24 Hour Customer Service: 479-621-1142

Do I Have a Leak? Indoor Self-Audit

Possible Leak-Related Consumption and How to Check for Leaks

Checking for a Plumbing Leak

Checking for Plumbing Leak

One of the best ways to tell if you have a leak in your home plumbing is to check the water meter. To do this, you’ll first have to turn off all water fixtures in your home. Shut off all faucets, and make sure the dishwasher and washing machine are not running. Next, watch the meter and see if it begins to change. If it does, you likely have a fast-moving leak. If the meter doesn’t change immediately, wait two hours, and check it again. If it has changed despite all the water being off, you may be dealing with a slower leak.

Checking Meters

Leak indicator on meters

Leak indicator on a Sensus MeterLeak indicator on meterLeak indicator on a meter



Remember that all piping after the meter is the homeowner’s responsibility. Rogers Water Utilities is responsible for repairing any leaks between the main and meter.  Rogers Water Utilities is licensed by the state to work only on the public water system. Homeowner’s or plumbers work on the homeowner’s side of the meter, which is considered private.

If you determine that you do have a leak locate your home’s main shut off valve and shut off the water at the valve.

Again, check the leak indicator on the meter for movement or use the meter reading method, making sure not to use any water during this period. If the leak indicator stops moving or there is no change in the meter readings, then you have a leak inside of the house. If the leak indicator continues to move or there is a change in the meter readings, then the leak is between the meter and the main shut off valve.

By detecting a leak in its early stages, you could save a substantial amount of money. Water leaks (either a large leak or a combination of smaller leaks) can often be detected through the methods described above.

Toilet Leak
Toilets are one the most common sources of leaks in the home, and usually go unnoticed because the leaks are often silent and out of view. Several research studies have found that 20% to 35% of all residential toilets leak to some degree. To begin looking for leaks, remove the tank lid and inspect the flush mechanisms. The water level in the tank should be no higher than 1 inch below the top of the overflow tube.  If the water level is to the very top of the overflow tube, water is slowly leaking into the overflow tube and down the drain.

To test for a toilet leak, add a few drops of food coloring to your toilet tank and wait 20 minutes. If the color shows up in your bowl, then you have a leak allowing water to flow from the tank to your drain without ever flushing the bowl. Large toilet leaks can be detected when the valve constantly emits a hissing or gurgling sound when the toilet is not in use.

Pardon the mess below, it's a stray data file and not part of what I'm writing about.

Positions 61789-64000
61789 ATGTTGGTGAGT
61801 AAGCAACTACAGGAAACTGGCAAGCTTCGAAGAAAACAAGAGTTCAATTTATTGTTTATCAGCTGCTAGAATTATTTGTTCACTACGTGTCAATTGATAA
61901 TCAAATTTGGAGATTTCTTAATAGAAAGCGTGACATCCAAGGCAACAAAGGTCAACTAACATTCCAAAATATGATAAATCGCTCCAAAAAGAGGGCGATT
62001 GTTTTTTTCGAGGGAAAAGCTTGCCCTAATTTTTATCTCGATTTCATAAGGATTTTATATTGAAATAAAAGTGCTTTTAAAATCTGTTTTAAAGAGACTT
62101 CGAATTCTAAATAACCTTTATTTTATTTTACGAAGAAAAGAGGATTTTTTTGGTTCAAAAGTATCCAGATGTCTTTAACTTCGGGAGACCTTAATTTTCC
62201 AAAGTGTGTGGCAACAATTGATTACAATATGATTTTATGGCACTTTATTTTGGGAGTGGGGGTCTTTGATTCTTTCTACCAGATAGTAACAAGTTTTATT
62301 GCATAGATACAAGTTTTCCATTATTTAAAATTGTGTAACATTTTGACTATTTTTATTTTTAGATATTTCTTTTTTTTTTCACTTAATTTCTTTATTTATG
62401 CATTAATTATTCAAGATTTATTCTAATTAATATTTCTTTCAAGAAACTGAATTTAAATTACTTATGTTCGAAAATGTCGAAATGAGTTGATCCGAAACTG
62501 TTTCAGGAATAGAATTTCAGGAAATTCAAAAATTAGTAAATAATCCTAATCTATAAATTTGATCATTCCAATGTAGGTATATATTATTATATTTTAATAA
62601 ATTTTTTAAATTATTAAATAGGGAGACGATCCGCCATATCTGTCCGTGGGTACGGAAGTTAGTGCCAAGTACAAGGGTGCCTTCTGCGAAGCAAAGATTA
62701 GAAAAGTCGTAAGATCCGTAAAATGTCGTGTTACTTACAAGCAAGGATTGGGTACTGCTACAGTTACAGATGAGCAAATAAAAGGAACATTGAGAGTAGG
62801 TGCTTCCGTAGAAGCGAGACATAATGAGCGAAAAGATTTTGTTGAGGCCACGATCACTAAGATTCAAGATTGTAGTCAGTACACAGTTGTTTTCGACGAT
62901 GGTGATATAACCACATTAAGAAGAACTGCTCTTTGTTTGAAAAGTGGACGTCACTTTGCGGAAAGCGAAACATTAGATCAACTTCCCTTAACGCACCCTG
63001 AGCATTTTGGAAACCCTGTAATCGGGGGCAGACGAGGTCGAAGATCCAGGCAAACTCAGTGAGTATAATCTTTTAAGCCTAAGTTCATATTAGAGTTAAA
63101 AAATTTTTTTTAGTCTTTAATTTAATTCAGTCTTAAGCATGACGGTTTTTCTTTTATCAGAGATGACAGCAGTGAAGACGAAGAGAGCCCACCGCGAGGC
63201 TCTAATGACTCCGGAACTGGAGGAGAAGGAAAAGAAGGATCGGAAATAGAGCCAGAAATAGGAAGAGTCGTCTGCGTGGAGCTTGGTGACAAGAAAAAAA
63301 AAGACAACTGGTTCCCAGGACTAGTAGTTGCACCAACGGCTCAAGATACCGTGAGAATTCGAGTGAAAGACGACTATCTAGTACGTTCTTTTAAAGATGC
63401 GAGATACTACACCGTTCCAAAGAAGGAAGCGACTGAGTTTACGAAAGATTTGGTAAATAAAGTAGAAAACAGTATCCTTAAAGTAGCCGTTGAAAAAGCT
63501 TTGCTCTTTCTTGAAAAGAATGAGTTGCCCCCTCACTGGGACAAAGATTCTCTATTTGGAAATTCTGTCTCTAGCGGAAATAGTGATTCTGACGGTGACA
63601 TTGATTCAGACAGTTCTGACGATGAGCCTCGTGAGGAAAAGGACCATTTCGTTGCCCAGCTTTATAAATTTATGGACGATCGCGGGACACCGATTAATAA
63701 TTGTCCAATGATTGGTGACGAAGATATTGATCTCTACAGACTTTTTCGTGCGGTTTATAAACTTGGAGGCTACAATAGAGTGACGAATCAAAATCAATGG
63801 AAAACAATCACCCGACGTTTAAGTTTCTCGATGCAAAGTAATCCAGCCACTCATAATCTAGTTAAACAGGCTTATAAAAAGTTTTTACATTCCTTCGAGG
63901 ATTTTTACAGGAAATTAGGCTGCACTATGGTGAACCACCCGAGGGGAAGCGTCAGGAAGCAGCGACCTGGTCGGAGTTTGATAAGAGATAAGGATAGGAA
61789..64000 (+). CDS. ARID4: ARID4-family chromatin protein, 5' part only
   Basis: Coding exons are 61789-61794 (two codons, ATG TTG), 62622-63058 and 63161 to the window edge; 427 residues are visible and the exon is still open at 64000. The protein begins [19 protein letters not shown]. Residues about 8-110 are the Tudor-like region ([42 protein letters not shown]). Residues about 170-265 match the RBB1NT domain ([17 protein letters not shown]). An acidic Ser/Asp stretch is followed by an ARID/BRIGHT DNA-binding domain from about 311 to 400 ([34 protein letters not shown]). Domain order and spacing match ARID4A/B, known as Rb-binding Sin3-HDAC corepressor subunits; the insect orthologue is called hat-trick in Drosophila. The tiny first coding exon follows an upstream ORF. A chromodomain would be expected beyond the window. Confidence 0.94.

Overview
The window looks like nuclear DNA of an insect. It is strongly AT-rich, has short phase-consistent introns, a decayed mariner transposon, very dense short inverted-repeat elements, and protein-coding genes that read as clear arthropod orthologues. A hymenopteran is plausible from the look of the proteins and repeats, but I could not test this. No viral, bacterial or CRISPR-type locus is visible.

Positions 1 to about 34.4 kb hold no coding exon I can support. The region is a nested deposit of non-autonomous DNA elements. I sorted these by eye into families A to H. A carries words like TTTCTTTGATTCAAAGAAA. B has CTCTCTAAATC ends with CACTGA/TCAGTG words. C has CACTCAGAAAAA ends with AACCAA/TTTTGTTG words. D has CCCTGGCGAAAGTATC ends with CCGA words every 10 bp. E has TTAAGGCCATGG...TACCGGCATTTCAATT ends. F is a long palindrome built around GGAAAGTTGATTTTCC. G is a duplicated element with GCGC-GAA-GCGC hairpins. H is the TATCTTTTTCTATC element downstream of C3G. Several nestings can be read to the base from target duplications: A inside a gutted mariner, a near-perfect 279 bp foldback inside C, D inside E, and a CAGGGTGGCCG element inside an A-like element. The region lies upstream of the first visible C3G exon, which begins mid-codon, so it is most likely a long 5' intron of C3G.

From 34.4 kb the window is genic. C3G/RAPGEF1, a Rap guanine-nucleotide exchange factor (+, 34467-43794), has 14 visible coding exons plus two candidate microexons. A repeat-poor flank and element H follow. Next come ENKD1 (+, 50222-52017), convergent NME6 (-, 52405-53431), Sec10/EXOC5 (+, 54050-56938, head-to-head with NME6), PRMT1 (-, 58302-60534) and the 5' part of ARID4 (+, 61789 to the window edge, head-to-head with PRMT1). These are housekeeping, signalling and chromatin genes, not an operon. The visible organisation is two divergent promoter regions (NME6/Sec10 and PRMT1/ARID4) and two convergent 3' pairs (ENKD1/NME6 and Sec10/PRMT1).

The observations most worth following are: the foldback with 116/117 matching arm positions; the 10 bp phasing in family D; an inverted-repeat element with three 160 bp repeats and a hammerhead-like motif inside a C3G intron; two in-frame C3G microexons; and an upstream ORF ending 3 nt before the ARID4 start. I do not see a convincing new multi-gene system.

Common causes of toilet leaks include:

  • The flapper valve or valve seat has deteriorated
  • The flushing arm or lift chain is not working properly
  • The tank water level is too high and spills into the overflow
  • The float rod, ballcock, or float ball may be worn or corroded

Leaks in toilets always get larger and more costly over time. The sooner repairs are made the more quickly you can start saving water – and money.

Note: Sometimes by turning meter off and then back on will correct the leak if flapper is leaking because it will reset the flapper. If this happens it would be wise to go ahead and replace the flapper.

Slab Leaks
Common signs of a slab leak:

  • A moist, damp, or wet spot on the floor
  • A warm spot on the ground if the leak is in a hot water pipe
  • Sounds of water dripping or trickling in an unexpected place
  • Water coming through the foundation
  • Sudden settling of the foundation
Lawn Leaks
These leaks are often difficult to detect because the supply pipe is usually buried at least 3 feet below the ground surface. A common exit point for the leaking water might be where the supply line rises above the ground and/or enters the house.

Everyone wants a lush lawn, but if an area in your yard is much greener (and grows faster) than the rest of the grass, it could indicate the spot where a buried water line is leaking. If the leak is large enough, you might even see some puddles on the surface of the ground.

Check your outside spigots by attaching a garden hose; if water seeps through the connection while the hose is running, replace the rubber hose gasket and check to see all connections are tight.

Other Leaks
If the water meter test indicates a leak inside your home, check the cabinets under the kitchen, laundry, and bathroom sinks to make sure they’re dry. You’ll also want to look for puddles around the bases of tubs, toilets, and showers and beneath the water heater, dishwasher, and clothes washer.

Customer Care

Call: 479-621-1142
Fax:  479-621-1146
Email: service@rwu.org

Physical Address:
Rogers Water Utilities
601 S 2nd Street
Rogers, Arkansas 72756
Mailing Address:
Rogers Water Utilities
P.O. Box 338
Rogers, Arkansas 72757

Still Have Questions?